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Colorado Driving and Traffic Laws

Even if you've been driving in Colorado for quite a while, it is good to take some time, every now and then, to review the state's driving and traffic laws. If you're new to driving in Colorado or are planning to drive there in the future, you'll want to know how to drive in such a way that you can avoid accidents, tickets, and breaking the law. Either way, this quick review of some of the most important aspects of the laws governing motor vehicles in Colorado can help you drive safely and securely in the state.

Drunk Driving

As in most states, driving drunk is a serious crime in Colorado. While it's best to simply avoid driving altogether when you've been drinking or doing drugs, if you find yourself facing the charge of a DUI or a DWI in Colorado, you'll need to know what that means and what penalties you're facing.

There are two levels of intoxicated driving in CO. The first, Driving While Impaired (DWI), is what you will be charged with if your blood alcohol level is found to be between 0.05% and 0.08%. This is considered a slightly lesser offense that Driving Under the Influence (DUI), which is what you will be charged with if your blood alcohol content is over 0.08%. However, both of these are serious offenses in the state and you will face stiff penalties if convicted of either.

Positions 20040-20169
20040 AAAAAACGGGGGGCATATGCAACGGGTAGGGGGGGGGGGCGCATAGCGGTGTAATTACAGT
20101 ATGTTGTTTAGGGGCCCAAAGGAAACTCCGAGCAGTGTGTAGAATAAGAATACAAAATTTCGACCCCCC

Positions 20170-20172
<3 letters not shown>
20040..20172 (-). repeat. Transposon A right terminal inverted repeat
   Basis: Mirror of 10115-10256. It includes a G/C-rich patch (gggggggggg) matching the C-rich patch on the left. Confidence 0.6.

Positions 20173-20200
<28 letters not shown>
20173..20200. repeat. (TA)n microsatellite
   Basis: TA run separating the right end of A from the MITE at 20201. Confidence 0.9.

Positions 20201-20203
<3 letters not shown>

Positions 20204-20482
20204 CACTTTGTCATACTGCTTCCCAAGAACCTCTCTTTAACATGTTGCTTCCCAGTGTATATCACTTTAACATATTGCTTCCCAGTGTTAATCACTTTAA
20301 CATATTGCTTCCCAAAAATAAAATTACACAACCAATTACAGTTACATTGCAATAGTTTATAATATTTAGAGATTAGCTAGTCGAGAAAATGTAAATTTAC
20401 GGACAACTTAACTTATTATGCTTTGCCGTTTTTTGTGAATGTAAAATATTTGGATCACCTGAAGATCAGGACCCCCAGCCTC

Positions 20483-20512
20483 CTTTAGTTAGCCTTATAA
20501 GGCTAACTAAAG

Note that an officer in Colorado can actually charge you with a DWI even if your blood alcohol content is below 0.05%, if he believes that any alcohol in your system is impairing your driving, even a little bit. However, it can be more difficult for courts to prove that your judgment was impaired without the supporting evidence of the blood alcohol content, so many officers will not charge you with anything if they do not have that.

It is also illegal to drive while impaired by illegal or prescription medication in Colorado. Depending on how severe your impairment is, you will be charged with either a DWI or a DUI, and will face the same penalties you would face if you had been caught driving under the influence of alcohol.

If you are under 21 years of age and are found to have a blood alcohol content over 0.02%, you will be automatically charged with a DUI, because it is illegal to drink alcohol at all until you are 21. You will face stiff penalties for this and it may influence your ability to drive legally even after your 21st birthday.

The penalties for a DWI or a DUI in Colorado are extensive, based on which offense you were charged with, how high your blood alcohol content actually was, how old your are, and how many similar offenses you've had in the past. In general, you will face fines, jail time, suspension of your drivers license, points on your drivers license, and mandatory public service for each DWI/DUI you are convicted of.

Colorado's Points System

Like many states, Colorado has points system for keeping track of the citations and tickets that drivers receive for breaking the state's traffic laws. Every driving and traffic law that you break in the state is assigned a certain number of points, between 1 and 12, based on the severity of the offense and the importance of the law. For instance, breaking the speed limit by 5-9 miles per hour will earn you one point, but breaking it by more than 40 miles per hour will earn you 12 points.